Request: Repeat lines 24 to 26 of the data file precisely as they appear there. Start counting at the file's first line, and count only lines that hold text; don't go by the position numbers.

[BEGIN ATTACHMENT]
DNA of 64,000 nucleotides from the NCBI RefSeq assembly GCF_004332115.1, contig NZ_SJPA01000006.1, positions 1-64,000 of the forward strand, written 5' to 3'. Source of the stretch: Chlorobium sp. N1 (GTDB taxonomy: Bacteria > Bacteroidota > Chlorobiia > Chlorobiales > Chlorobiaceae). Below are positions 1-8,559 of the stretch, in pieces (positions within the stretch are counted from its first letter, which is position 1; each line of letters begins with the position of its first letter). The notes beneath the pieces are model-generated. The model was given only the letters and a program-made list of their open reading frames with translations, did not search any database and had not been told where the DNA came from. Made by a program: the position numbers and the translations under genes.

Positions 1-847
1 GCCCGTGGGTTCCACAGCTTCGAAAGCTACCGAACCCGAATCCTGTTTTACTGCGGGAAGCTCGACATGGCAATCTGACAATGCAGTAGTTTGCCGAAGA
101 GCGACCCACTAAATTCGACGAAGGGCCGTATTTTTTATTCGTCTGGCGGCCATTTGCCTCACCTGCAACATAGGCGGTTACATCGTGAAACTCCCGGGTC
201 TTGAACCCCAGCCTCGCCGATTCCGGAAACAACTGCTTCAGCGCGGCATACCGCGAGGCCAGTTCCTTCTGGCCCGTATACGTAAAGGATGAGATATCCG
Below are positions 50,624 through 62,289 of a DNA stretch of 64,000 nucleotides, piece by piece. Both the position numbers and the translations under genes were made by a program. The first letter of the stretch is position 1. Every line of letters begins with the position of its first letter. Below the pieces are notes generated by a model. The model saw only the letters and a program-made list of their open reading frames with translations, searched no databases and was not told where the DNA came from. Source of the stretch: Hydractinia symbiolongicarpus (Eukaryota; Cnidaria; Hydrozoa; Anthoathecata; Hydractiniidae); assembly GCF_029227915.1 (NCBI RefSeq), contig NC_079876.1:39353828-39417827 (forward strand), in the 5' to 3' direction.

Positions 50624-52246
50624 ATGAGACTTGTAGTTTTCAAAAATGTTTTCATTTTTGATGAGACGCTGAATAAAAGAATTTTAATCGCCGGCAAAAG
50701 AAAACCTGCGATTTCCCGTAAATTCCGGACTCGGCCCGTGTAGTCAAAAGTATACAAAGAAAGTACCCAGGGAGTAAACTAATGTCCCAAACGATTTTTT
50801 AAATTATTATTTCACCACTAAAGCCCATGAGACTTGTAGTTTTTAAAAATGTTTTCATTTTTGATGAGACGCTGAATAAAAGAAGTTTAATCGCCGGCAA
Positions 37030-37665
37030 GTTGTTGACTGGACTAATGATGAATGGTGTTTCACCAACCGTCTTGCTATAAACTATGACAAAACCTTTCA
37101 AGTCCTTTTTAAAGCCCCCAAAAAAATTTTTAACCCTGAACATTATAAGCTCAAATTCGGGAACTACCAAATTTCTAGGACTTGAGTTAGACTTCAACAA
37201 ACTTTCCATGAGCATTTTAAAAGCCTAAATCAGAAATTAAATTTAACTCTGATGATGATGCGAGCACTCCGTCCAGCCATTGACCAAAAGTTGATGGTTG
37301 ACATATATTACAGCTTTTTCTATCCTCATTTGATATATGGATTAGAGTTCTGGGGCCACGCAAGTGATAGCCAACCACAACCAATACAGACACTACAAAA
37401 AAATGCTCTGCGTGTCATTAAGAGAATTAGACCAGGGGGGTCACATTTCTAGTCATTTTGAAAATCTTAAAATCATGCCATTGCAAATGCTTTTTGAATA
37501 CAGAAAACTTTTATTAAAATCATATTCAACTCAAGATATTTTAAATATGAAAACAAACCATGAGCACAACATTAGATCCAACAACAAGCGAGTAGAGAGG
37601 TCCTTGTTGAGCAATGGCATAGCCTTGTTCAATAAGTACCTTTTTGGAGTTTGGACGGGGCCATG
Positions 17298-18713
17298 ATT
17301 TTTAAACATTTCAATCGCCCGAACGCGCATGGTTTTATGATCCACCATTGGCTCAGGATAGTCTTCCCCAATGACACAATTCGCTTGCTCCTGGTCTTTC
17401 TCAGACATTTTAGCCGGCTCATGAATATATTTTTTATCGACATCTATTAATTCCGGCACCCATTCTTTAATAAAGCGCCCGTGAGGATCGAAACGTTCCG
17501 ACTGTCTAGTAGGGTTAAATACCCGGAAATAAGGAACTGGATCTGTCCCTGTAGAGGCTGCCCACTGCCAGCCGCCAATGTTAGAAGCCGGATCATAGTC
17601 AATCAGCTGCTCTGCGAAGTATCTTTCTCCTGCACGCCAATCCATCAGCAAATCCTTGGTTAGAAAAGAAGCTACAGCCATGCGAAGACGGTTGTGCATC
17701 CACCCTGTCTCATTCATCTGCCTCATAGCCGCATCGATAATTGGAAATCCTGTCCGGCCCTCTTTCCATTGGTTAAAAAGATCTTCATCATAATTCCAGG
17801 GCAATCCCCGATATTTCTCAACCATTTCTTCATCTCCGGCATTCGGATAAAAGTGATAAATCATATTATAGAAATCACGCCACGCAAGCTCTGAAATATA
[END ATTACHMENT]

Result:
17601 AATCAGCTGCTCTGCGAAGTATCTTTCTCCTGCACGCCAATCCATCAGCAAATCCTTGGTTAGAAAAGAAGCTACAGCCATGCGAAGACGGTTGTGCATC
17701 CACCCTGTCTCATTCATCTGCCTCATAGCCGCATCGATAATTGGAAATCCTGTCCGGCCCTCTTTCCATTGGTTAAAAAGATCTTCATCATAATTCCAGG
17801 GCAATCCCCGATATTTCTCAACCATTTCTTCATCTCCGGCATTCGGATAAAAGTGATAAATCATATTATAGAAATCACGCCACGCAAGCTCTGAAATATA